UK ASTRONOMERS FIND FAINT OBJECTS BEYOND PLUTO
UK astronomers have discovered two of the faintest objects ever seen orbiting our Sun. One is estimated to be 150 km (90 miles) across and the other 110 km (70 miles). Both are about 45 times farther from the Sun than Earth (4,200 million miles or 6,750 million km), and more remote than the planet Pluto, which is currently 30 times farther from the Sun than Earth. The objects belong to the so-called Kuiper Belt in the region of space beyond the planet Neptune. Since 1992, 61 Kuiper Belt objects ('KBOs') have been discovered, including 7 found by the same UK team. Most are over 200 km across.
But rather like the curious incident of the dog that famously did nothing in the night-time [in the Memoirs of Sherlock Holmes] it is the fact that the team DID NOT find more objects that may prove to be a highly significant clue as astronomers probe the mysteries of these outer reaches of the solar system. Based on present ideas about how Kuiper Belt objects formed, astronomers expected to be finding these faint objects at even greater distances. Since they did not, those ideas may need to be revised. It may be that the average size of the KBOs is smaller the farther away they are, so the most distant ones were too faint even for this survey. Or it might be that the objects actually discovered mark the outer edge of the Kuiper Belt.
These latest results will be presented at the National Astronomy Meeting at the University of St Andrews on Tuesday 31st March by Dr Alan Fitzsimmons of Queen's University Belfast on behalf the team, which also includes Miss Edel Fletcher (Queen's University of Belfast), Dr Mike Irwin (Royal Greenwich Observatory) and Professor Iwan Williams (Queen Mary & Westfield College London).
Hardly any previous searches have been targeted on objects as faint and as small as those the UK team were looking for when they made the observations in November 1997. They used the 2.5-metre Isaac Newton Telescope on La Palma to image the sky for 7 nights, searching a total area slightly smaller than that covered by the full Moon. On the telescope they had a new, sensitive, wide-field camera built by the Royal Greenwich Observatory. The new camera can see five times as much sky as the one previously used.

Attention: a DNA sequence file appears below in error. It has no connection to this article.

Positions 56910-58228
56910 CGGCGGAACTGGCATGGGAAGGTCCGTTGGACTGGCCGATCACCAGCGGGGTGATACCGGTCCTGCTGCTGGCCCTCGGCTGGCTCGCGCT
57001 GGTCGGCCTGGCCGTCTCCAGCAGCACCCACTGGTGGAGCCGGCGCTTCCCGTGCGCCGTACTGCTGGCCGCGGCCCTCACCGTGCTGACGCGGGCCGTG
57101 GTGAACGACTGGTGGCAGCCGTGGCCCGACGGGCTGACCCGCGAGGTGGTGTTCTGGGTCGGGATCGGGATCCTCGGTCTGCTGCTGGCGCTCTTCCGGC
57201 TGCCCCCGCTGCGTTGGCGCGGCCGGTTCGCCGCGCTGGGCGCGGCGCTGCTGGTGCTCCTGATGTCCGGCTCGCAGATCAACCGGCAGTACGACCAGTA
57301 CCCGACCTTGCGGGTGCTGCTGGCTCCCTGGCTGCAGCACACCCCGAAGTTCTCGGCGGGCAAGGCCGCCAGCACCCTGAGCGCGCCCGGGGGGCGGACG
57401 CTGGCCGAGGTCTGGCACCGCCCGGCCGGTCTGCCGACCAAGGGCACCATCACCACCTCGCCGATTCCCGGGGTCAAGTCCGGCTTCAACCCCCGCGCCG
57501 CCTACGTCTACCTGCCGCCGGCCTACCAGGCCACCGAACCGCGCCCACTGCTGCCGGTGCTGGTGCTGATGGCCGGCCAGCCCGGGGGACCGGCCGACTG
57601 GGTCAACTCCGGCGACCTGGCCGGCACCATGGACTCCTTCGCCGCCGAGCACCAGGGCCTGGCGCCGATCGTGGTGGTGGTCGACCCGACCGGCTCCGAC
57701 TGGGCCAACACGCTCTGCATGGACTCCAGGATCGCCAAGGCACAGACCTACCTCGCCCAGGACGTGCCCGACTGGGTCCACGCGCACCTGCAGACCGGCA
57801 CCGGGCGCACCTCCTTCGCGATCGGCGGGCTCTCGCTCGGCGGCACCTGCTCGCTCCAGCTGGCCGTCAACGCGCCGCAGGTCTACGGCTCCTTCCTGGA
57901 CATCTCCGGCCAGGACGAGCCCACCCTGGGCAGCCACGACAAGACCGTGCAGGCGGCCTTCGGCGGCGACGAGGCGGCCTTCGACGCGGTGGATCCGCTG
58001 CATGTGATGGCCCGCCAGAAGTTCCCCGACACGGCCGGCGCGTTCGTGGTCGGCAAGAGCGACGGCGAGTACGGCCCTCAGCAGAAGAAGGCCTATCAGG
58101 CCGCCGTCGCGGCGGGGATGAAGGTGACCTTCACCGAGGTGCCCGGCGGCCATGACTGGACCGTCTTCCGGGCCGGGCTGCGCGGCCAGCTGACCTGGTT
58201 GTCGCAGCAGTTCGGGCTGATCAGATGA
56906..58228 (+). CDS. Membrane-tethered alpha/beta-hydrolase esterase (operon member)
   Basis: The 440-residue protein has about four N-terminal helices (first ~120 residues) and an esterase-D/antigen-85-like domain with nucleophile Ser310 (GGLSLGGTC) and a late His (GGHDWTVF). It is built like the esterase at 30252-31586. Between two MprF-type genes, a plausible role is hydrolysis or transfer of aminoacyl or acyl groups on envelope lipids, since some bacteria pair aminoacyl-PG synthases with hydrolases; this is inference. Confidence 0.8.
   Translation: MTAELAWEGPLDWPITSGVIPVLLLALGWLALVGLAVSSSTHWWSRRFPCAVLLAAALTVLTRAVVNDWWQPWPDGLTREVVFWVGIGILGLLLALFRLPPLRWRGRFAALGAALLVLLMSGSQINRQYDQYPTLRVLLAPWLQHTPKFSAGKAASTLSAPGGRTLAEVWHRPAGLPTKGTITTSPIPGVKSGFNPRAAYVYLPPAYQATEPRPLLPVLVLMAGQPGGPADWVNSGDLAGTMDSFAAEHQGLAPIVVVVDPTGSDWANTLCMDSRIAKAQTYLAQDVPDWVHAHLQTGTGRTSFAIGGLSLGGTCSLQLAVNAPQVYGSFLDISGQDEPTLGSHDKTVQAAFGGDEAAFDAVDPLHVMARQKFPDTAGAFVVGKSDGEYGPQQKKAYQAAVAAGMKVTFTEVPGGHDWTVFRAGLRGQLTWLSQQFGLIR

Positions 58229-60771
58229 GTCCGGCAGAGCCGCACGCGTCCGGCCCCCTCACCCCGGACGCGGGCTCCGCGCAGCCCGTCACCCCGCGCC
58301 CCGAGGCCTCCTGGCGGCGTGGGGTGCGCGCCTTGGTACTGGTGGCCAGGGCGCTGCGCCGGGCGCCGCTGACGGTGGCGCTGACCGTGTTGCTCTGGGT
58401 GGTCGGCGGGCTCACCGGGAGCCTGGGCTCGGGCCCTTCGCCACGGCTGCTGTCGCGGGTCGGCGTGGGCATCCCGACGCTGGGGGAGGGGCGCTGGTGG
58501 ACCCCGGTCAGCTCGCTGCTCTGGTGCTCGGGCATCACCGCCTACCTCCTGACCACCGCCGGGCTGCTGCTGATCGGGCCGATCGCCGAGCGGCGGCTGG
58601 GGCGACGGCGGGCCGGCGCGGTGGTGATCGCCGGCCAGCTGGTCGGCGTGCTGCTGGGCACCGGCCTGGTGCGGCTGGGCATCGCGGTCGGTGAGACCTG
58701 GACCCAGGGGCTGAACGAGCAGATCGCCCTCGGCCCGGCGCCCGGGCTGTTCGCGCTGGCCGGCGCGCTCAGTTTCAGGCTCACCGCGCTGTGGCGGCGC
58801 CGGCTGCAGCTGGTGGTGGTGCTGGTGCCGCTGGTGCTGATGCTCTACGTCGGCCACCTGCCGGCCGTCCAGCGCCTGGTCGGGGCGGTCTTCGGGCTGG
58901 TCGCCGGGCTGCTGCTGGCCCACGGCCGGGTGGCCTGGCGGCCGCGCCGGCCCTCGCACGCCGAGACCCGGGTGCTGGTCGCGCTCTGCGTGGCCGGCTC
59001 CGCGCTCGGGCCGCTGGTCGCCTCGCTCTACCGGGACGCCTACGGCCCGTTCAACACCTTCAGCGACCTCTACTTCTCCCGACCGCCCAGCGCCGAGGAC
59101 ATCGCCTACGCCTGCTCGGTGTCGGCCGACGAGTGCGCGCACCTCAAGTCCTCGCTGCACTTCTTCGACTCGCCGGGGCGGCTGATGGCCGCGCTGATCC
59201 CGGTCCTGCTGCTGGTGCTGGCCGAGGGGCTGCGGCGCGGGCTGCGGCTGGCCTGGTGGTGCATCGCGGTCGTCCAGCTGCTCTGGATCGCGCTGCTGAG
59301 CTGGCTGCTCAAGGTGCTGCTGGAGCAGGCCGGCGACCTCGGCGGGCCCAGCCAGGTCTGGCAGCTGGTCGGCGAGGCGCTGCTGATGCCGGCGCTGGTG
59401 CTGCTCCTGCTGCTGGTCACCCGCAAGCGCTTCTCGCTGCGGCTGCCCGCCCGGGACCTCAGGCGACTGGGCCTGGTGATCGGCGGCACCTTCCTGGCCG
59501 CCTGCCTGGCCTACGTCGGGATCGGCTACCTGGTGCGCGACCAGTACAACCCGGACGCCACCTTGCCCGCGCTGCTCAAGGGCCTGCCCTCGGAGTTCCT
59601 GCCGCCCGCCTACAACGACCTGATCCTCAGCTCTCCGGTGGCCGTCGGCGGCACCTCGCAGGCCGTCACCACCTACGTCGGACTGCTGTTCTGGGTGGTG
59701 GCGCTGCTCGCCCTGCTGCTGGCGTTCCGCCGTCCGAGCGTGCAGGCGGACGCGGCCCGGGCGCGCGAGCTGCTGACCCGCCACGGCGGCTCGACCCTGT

During each night they stared continuously at different patches of sky for up to four hours at a time. In each patch of sky several thousand distant stars and galaxies could be seen. However even these images were not sensitive enough to record the solar system objects the team were seeking. So they combined the images by computer in a way that eliminated all stars, galaxies and nearby asteroids and revealed only faint solar-system objects at large distances from the Sun.
Two new objects were discovered. One is roughly 150 km in diameter, while the other is only 110 km across. Both appear to be around 45 times further from the Sun than the Earth. At this distance, the smallest object was forty million times fainter than the faintest stars that can be seen by eye on a dark night. They are so faint that it is not worth taking up all the telescope time needed to track them in the future, and it is very unlikely they will ever be seen again.
Press room at the National Astronomy Meeting, University of St Andrews(8.30 - 18.00 Tue 31 March to Thur 2 April; 9.00 - 12.00 Fri 3 April): Phone: 01334-462168 and 01334-462169 Fax: 01334-463130